How to Encourage Play for Children with Autism


Playtime helps all children develop communication, social, cognitive, and motor skills. For children with autism, difficulties with language, social skills, and motor skills may be present. In addition, pretend play skills can be delayed. Here are some tips on how to encourage play for children with autism.


Follow your child’s lead: You will likely find play is successful when you engage in activities your child already enjoys. Include a variety of toys that can facilitate a range of play skills - pretend play props, balls, blocks, trains, puppets, and bubbles.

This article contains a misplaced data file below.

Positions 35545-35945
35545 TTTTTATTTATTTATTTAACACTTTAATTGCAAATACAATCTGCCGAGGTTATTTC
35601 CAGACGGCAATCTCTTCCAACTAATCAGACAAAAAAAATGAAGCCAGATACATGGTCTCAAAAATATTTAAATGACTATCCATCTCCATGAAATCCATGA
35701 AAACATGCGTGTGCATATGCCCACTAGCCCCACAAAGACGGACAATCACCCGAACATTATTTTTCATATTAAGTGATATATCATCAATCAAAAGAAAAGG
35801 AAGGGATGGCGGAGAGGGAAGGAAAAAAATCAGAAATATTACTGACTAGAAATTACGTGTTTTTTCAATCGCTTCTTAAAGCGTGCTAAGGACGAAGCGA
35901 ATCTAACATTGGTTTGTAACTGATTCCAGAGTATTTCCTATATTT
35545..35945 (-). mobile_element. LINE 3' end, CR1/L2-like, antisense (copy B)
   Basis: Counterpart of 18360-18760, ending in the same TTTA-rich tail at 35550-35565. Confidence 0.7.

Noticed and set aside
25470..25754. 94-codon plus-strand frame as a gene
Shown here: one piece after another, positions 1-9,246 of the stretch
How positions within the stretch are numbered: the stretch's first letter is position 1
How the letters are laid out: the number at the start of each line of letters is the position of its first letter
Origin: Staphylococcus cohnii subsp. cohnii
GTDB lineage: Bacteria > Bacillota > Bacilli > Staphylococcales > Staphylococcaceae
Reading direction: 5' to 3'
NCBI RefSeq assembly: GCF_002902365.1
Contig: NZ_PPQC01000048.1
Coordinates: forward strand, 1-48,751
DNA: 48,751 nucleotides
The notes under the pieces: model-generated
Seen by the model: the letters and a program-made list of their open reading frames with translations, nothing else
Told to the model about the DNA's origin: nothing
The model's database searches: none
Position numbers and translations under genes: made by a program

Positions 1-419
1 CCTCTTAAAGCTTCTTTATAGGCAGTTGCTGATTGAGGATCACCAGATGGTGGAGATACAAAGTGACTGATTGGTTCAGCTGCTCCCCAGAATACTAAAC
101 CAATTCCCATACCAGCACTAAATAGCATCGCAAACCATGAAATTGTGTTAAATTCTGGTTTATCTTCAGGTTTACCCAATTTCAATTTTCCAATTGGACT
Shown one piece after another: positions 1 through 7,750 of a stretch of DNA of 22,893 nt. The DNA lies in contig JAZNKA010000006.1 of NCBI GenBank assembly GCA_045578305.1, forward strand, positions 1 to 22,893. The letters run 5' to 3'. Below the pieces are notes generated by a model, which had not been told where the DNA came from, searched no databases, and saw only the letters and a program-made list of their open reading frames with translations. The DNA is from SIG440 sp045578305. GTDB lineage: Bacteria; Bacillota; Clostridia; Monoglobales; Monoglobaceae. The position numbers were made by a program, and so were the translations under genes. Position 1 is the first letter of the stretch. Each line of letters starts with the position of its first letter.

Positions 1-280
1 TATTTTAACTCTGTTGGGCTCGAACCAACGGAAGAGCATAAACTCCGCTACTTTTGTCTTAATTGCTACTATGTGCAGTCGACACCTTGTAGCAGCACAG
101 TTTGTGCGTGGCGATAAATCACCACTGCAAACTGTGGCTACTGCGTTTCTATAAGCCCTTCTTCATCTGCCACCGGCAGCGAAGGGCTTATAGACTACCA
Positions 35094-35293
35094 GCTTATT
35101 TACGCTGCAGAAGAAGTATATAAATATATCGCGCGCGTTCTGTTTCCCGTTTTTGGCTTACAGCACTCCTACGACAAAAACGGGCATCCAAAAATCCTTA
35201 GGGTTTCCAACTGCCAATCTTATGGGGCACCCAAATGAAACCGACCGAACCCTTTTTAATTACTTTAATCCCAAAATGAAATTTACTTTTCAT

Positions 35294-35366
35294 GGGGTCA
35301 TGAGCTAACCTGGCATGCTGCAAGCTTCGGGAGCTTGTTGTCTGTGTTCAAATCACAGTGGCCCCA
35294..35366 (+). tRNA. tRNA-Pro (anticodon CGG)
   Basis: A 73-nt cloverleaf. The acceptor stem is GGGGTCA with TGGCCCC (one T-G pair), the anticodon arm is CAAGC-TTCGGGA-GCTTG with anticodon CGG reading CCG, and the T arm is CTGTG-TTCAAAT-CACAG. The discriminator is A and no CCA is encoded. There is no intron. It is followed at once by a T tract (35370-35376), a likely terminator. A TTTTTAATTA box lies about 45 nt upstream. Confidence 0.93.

Include peer models: COVID has presented a challenge in this area, but when possible, select peers that share common interests and have age-appropriate communication skills. Meeting at play groups and playgrounds is a great way to expose your child to social situations and other children playing. In the meantime, Zoom playdates or watching videos of peers can be helpful as well.


Take turns: Simple turn-taking activities, such as rolling a ball or tossing beanbags, can help reinforce play skills and help your child better interact with others. Even nonverbal cues can be used to indicate when it's “my turn” and help your child make the connection between interacting with others and taking turns enjoying an activity together.


Model: Modeling language or a play activity is a great way for a child to pick up new skills by observing and imitating. If there are no other children, using videos or visuals is helpful for a child become familiar with an activity.

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